“Men don’t like women who raise their voices,” a matriarch says as she waxes a crying younger woman’s legs in the opening scene of Arab-Israeli director Maysaloun Hamoud’s In Between. She continues her litany of misguided wisdom: “In bed, do what he tells you.” From this we cut immediately to a group of Arab youth in the midst of a throbbing wedding party, the women snorting Ritalin and definitely raising their voices as they toast the end of a friend’s singledom. As the title suggests, the characters of Hamoud’s film live somewhere between these extremes — between tradition and independence, obligation and abandon.
They’re in between geographically, too. The film follows three young Palestinian women living together in an apartment in Tel Aviv: Lawyer and party animal Lalia (Mouna Hawa) and DJ/chef/bartender Salma (Sana Jammelieh) are close friends whose tastes and attitudes mostly align, but into their lives comes Nur (Shaden Kanboura), a hijab-wearing modest student from a conservative family. Her shy, nervous glances at their lifestyle speak not so much to her judgment, but to her curiosity. Together, the trio starts to bond in unlikely ways.
In its broad strokes, In Between offers a somewhat predictable set of beats: Nur’s dour, Hadith-quoting fiancé, who looks down on Lalia and Salma, quickly turns out to be a repellent fellow. Lalia finds romance with a somewhat more open-minded Muslim man, who proves his shortcomings more slowly and subtly. Salma, meanwhile, learns the limits of her wealthy, liberal Christian family’s supposed tolerance. But Hamoud’s three bright actresses bring such a sense of authenticity to their roles that this all feels new. All too often, films about these sorts of culture clashes feature performers who overdo their characters’ free-spirited ways, as if those who challenge some societal expectations must live in a state of perpetual confrontational hedonism. But here it’s understated, mundane. Lalia and Salma’s lives are their lives; their behavior is not a polemic.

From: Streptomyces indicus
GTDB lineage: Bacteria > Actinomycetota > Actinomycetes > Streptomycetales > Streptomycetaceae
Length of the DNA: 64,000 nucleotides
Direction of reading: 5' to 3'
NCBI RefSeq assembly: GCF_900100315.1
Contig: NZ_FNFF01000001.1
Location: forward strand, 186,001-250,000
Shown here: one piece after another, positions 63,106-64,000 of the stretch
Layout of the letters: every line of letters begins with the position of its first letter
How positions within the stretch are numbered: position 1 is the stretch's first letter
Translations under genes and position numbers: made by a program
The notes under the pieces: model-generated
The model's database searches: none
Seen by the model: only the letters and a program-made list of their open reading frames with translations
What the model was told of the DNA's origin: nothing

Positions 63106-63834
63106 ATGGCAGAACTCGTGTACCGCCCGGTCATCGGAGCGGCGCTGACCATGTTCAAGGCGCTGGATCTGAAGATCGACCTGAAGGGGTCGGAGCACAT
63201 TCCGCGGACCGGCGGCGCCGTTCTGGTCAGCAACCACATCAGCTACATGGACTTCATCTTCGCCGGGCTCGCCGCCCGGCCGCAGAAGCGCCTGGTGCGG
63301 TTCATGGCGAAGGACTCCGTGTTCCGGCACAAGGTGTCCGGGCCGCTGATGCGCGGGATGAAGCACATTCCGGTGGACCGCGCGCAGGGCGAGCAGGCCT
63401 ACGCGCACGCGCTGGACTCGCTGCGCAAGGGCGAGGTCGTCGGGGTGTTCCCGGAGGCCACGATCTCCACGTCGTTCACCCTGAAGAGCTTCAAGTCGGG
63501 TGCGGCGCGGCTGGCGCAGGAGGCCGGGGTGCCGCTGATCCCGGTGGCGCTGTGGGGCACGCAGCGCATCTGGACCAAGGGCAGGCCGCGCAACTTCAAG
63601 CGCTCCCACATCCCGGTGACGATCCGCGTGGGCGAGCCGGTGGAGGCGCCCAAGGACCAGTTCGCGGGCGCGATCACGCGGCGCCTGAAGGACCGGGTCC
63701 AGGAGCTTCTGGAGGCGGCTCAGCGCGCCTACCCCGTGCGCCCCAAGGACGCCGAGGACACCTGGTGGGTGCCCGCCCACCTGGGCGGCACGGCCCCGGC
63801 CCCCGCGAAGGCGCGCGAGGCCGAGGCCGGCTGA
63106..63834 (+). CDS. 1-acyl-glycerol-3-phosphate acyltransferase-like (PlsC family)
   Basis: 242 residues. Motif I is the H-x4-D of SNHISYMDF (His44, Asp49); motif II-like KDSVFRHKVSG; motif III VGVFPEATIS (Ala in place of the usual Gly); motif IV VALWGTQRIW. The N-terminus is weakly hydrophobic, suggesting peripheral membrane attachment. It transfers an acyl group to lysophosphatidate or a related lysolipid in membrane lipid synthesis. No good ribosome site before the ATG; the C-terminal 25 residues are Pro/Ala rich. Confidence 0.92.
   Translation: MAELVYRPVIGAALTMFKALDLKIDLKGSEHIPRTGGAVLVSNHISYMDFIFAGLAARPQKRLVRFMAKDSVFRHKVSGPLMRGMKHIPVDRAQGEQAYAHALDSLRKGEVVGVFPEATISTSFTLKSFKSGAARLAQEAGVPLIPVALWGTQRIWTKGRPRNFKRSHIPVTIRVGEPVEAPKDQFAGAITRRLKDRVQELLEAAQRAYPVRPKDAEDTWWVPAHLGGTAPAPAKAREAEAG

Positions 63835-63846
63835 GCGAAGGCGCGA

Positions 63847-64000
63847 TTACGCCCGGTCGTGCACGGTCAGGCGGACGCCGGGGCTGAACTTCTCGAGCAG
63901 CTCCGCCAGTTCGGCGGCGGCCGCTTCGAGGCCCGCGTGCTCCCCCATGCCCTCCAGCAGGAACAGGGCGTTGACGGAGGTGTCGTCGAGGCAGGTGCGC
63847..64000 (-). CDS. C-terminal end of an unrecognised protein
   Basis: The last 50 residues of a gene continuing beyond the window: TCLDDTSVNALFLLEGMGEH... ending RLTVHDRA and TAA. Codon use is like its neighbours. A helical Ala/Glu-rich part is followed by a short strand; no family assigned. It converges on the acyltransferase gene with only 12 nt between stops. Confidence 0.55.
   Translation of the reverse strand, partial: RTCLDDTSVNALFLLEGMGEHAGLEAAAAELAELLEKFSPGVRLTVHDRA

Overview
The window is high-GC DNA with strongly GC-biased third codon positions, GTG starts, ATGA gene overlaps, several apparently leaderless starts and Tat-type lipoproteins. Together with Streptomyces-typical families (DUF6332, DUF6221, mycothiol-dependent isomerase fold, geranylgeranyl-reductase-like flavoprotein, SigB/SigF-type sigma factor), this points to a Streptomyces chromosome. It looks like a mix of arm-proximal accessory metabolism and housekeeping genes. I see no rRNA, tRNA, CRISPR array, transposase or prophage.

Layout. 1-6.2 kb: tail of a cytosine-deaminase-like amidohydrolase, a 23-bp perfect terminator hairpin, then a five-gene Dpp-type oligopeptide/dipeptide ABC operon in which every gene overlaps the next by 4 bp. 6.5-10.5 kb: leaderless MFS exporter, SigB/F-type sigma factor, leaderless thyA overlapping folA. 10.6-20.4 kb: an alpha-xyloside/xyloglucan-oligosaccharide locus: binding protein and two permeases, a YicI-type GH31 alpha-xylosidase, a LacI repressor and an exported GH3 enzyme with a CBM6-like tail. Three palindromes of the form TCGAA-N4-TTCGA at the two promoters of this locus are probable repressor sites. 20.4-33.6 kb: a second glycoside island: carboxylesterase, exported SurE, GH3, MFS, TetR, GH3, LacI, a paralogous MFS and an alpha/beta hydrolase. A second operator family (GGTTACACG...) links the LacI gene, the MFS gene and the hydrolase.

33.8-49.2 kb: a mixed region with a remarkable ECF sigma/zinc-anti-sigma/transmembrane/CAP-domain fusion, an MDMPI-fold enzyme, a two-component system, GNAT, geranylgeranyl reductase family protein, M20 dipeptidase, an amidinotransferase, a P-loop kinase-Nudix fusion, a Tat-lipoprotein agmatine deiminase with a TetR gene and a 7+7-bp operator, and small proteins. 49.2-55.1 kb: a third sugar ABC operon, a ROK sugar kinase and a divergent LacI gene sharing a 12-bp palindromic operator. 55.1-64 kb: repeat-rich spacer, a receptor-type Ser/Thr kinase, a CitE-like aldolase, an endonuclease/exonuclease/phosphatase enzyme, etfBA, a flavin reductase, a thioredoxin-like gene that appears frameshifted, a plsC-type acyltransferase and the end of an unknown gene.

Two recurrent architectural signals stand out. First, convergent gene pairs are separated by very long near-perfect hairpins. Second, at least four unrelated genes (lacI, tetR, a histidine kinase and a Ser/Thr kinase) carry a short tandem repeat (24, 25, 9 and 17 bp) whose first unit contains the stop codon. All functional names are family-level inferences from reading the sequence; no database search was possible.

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That lived-in quality to the performances and milieu serves the film well. That, combined with Hamoud’s unhurried, restrained visual style, allows for tension, emotion and meaning to build together. In some ways, In Between is more notable for what it isn’t: There’s little mention made here of the Israeli-Palestinian conflict (a restaurant manager berates the Arab chefs and kitchen workers for speaking their own language, noting that it makes patrons uncomfortable), and what little overt politics come up exist largely in the personal sphere. That feels familiar and true. In Between is a movie not so much about suffering as it is about the grinding reality of just being. These are ordinary women living their ordinary lives, trying to carve out a place for themselves while navigating the expectations of different worlds. Their solidarity is not national or cultural, but intimate.